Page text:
We know the circumstances. We have looked at them not only today, but did so recently in the Criminal Justice and Immigration Bill as it made its way through this House. However, the more depressing aspect of this saga is that 10 years and several billions of pounds of funding have resulted in so little being achieved. On most of the measures which could constitute success on youth crime—take first entrant rates, reoffending rates, or reductions in custodial sentences—there has been an expansion of the youth justice net, rather than a reduction in the crimes being committed.

The report before us today—Ten Years of Labour’s Youth Justice Reforms: An Independent Audit, published by the Centre for Crime and Justice Studies at King’s College—shows that if one takes a broader look at the system, the picture is even bleaker as these reforms over the decade have singularly failed to address the

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needs of the most vulnerable children and young people. For significant numbers of young people supervised by youth offending teams, the system has failed to meet the most basic test of a safety net; that of providing suitable accommodation—the proverbial roof over the head—without which stability is impossible to attain. When it comes to preparing them for later life, one-third are found not to receive full-time education, training or employment. Substance misuse or the provision of mental health interventions are ever the Cinderella of the service, whereby, according to this report, none of the targets for substance misuse, screening, assessment, intervention and mental health referral has been met.

Many expert noble Lords spoke in this debate, but I want to respond to the words of the noble Lord, Lord Warner. I pay tribute to his ongoing and prevailing involvement in youth justice. His record is such that we in this House can be proud to have been party to it, even at a stage once removed. I will also resist the invitation of the noble Lord, Lord Warner, to take a pop at him for his involvement in the current system—in a very direct fashion, that is. There is a problem with the noble Lord’s refutation of this study in that he believes it is based on the fallacy that the report is comparative, looking at a previous golden age and then finding the present age to be wanting. That is not what it sets out to do. The report, which is written by independent experts, using empirical data and tried-and-tested methodology to arrive at their conclusions—unwelcome as they may be to the Government—is one that stands up to peer review and to other independent expert analysis.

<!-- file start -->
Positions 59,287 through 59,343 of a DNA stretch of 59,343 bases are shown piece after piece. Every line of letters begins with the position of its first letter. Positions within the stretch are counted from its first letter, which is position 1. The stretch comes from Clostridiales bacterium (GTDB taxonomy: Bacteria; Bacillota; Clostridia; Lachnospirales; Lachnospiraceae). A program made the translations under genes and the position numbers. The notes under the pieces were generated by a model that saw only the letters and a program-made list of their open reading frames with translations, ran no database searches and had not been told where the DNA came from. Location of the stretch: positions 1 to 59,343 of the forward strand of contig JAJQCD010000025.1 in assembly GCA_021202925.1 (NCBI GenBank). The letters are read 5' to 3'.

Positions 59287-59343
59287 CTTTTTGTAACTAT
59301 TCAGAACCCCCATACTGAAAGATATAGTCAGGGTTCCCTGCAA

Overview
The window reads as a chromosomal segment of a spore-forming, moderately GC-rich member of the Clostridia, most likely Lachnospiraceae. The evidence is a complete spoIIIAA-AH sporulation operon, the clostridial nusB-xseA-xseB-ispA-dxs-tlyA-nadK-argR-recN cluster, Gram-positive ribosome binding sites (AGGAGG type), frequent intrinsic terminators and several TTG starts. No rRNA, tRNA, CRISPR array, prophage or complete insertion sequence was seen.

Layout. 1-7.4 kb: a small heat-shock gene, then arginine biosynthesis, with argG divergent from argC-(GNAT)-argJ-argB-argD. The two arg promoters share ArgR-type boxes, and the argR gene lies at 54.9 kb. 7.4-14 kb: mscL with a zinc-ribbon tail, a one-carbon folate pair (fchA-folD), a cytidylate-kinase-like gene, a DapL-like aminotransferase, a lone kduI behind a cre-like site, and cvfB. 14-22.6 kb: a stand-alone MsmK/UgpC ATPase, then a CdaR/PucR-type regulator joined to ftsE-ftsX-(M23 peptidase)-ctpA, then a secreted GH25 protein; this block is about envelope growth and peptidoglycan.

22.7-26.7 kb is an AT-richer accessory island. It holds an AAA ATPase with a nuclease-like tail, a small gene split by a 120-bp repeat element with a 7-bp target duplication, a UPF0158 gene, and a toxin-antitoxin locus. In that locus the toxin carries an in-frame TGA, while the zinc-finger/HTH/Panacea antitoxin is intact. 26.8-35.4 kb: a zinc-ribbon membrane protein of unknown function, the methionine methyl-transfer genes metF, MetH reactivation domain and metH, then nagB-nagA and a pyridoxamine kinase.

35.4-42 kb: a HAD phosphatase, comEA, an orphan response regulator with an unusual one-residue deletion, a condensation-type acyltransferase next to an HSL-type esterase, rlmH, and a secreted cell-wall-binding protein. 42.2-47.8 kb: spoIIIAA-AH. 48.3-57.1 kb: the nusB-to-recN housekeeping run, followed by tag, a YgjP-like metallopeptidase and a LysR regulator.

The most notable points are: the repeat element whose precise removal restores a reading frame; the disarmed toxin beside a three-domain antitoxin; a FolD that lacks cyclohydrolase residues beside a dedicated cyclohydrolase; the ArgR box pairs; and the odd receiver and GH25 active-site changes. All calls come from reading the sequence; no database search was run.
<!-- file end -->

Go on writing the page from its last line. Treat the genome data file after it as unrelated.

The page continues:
I touch on this because it is symptomatic of a larger problem to do with evidence-based research within the Government and their supporters. They do not like it. There was a fine illustration of this only last night with the Counter-Terrorism Bill and its odious proposal of detention for 42 days—noble Lords knew I would come to this, did they not? When the head of the Metropolitan Police was asked for evidence to support his enthusiastic response to 42-day detention without charge, his response was that there was none. He just wanted to keep the power in his back pocket in case he needed it. The fundamental problem is having powers in case you need them at some point, rather than looking at the research as it exists. My noble friend Lord Thomas of Gresford has spoken of risk-averse management. For those who might suggest that we are just making political weather out of this, let me quote Professor Simon Hallsworth, a former adviser to the Government on gun crime. He criticises the Government for their “deeply sinister” abandonment of their policy to be tough on the causes of crime, only in order to replace it with a policy which is concerned with the “management of risk”.

I move now to the Government’s current response. Almost all the experts agree that a more robust preventive strategy employing social and welfare-based interventions is the way to tackle potential risk-prone individuals before they enter the criminal justice system. Indeed, the Secretary of State for Children, Schools and Families almost said as much in his article in the Independent on Sunday on 8 June 2008, when he plugged the new youth crime action plan. He tells us that we need,

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In fairness to him, he also goes on to say:

The point is that all these things are rendered mere aspirations unless they are accompanied by strategic and real-time resources. As my noble friend Lord Thomas of Gresford said, when 10 times more is spent on offending, versus preventive measures, it is no wonder that the outcome does not measure up.

As the report points out, a key element of the Government’s approach has been a reliance on,

This finding is supported by others. Professor Hallsworth, the director of London Metropolitan University’s Centre for Social Evaluation Research, dismisses the Home Office’s Tackling Violence Action Plan as anti-social criminology. He adds that it is “hardly evidence-driven policy”. He describes the policy as,

I can only refer again to last night and to the debate that will probably ensue. Moreover, Professor Rod Morgan, the former head of the Youth Justice Board for England and Wales, says that he was,

when he headed the YJB.

We hope that these concerns will prove unfounded when it comes to the Government’s new action plan and that the track of prevention alluded to by Mr Balls will be prioritised. More broadly, we hope that the Government will reflect on the findings of this report and reassess whether the strategic focus of government agencies to work with and support young people at risk is the more effective way forward.